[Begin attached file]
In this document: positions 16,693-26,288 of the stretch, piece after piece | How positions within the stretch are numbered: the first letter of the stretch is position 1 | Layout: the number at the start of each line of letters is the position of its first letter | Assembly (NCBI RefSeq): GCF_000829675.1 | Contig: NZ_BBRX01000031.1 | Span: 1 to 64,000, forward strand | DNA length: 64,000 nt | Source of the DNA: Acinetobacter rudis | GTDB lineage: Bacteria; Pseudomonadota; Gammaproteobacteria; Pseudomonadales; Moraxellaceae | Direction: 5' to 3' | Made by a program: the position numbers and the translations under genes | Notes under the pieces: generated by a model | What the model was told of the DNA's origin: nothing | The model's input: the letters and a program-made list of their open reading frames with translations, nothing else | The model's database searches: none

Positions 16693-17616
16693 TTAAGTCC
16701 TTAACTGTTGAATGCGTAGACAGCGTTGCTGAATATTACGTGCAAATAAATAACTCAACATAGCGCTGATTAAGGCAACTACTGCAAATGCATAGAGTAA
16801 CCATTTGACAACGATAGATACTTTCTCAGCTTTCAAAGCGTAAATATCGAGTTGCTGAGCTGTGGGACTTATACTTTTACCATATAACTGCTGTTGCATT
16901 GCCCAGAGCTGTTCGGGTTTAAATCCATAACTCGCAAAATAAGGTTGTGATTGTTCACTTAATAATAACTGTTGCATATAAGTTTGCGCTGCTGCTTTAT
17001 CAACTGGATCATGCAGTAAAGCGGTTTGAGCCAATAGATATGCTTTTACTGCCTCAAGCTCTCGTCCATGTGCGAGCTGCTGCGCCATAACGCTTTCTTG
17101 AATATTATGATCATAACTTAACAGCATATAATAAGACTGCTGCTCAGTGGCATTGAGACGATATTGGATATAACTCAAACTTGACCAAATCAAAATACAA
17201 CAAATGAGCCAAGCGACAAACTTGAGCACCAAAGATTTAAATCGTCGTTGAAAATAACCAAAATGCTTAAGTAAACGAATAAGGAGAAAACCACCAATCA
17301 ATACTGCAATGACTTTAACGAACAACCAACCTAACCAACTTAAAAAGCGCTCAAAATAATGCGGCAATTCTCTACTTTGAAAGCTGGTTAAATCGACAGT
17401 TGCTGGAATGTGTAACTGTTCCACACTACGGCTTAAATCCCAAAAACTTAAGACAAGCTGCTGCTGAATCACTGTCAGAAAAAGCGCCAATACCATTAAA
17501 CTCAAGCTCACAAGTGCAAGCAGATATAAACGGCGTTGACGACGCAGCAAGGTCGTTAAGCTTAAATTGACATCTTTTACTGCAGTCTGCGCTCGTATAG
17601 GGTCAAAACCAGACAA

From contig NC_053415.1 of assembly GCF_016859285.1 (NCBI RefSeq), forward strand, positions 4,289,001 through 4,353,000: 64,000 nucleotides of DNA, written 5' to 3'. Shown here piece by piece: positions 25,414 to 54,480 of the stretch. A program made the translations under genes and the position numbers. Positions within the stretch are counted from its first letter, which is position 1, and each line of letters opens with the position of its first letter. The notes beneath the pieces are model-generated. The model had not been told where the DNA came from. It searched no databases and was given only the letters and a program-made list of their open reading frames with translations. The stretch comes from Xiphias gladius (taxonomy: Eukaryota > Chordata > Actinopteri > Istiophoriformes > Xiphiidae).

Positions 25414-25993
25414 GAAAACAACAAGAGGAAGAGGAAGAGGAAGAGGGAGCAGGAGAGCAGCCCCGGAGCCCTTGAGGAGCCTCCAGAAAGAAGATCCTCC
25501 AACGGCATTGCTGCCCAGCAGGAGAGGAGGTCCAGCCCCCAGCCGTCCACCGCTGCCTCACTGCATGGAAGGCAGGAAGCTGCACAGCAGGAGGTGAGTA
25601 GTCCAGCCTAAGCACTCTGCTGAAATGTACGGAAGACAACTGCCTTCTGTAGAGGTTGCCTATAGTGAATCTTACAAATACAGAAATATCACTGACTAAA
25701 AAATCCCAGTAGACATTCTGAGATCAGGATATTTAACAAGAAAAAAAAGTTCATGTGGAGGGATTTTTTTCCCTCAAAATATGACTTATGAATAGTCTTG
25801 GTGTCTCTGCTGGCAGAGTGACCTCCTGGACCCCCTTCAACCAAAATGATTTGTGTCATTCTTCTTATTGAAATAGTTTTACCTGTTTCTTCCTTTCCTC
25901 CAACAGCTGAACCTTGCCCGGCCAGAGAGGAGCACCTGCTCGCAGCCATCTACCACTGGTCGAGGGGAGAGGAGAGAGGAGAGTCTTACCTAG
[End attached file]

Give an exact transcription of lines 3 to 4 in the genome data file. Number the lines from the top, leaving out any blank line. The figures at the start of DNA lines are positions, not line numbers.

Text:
16693 TTAAGTCC
16701 TTAACTGTTGAATGCGTAGACAGCGTTGCTGAATATTACGTGCAAATAAATAACTCAACATAGCGCTGATTAAGGCAACTACTGCAAATGCATAGAGTAA